How did the Victorians think about disasters such as famines and epidemic diseases? What was the relationship between such cataclysmic events and literary forms, styles and genres? In what way was thinking about disasters also crucial to practices of governance? Does the legacy of such Victorian thinking still shape our contemporary responses to 'natural' disasters? This book seeks to answer such questions by looking at a wide range of administrative, medical, historical, journalistic and literary texts written about Britain's key imperial possession in the 19th-century a south Asia. In doing so, it expands our ideas about Victorian literature, just as it reshapes our definitions of 'natural' disasters themselves.letters, travelogues, essays a have earned him a reputation of a gungho imperialist. ... in India, modernity and thefuture of empireitself were articulated through this discourse of disaster and disaster management. In particular, I focus ontherepresentation of that iconic epidemic disease, cholera, in Kiplinga#39;s early Indian shortstories, letters andjournalism. ... Important monographs and edited collections by Kucich and Sadoff (2000), Kaplan (2007), Jenkinsand John (2000) as well asanbsp;...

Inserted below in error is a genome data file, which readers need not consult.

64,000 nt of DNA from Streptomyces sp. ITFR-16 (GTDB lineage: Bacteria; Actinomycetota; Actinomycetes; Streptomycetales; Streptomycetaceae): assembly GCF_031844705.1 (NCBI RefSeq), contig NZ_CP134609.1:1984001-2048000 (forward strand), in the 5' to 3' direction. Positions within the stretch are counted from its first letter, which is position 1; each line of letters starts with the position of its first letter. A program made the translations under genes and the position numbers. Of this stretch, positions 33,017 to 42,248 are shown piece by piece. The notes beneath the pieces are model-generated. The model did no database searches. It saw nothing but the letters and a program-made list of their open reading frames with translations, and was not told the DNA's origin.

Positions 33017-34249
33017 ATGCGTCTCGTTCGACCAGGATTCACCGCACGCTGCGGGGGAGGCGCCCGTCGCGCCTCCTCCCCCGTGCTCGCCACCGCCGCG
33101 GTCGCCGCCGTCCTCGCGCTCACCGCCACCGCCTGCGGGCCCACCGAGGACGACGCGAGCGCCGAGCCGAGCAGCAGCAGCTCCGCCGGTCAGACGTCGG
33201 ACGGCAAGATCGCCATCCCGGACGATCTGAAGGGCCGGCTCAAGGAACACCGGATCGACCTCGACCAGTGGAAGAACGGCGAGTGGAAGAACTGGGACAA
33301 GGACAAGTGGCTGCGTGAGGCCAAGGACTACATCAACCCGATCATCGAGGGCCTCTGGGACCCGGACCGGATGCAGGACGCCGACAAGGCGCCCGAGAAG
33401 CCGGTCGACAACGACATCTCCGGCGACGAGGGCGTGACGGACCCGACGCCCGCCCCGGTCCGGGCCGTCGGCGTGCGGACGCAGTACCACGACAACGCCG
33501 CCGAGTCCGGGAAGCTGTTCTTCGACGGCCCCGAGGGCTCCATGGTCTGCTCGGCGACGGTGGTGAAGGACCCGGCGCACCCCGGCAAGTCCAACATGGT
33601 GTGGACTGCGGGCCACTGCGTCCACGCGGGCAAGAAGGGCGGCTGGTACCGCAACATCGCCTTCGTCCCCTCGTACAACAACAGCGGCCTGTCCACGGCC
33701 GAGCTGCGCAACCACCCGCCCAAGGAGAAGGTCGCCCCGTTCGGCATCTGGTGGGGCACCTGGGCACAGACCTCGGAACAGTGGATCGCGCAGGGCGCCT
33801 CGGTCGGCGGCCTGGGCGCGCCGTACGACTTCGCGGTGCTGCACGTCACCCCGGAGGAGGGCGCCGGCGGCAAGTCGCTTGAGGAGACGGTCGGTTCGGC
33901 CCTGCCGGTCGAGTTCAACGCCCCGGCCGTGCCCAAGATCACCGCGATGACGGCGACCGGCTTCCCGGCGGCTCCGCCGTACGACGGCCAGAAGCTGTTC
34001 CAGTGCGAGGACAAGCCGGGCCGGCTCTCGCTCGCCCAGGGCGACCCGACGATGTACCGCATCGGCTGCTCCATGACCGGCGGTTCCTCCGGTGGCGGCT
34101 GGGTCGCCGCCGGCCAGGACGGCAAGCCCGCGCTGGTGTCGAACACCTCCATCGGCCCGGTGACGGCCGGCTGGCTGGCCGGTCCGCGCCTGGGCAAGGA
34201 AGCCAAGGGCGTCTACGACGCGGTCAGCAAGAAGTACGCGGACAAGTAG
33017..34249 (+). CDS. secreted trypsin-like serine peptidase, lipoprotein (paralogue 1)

|Title||:||Natural Disasters and Victorian Empire|
|Author||:||Upamanyu Pablo Mukherjee|
|Publisher||:||Palgrave Macmillan - 2013-09-27|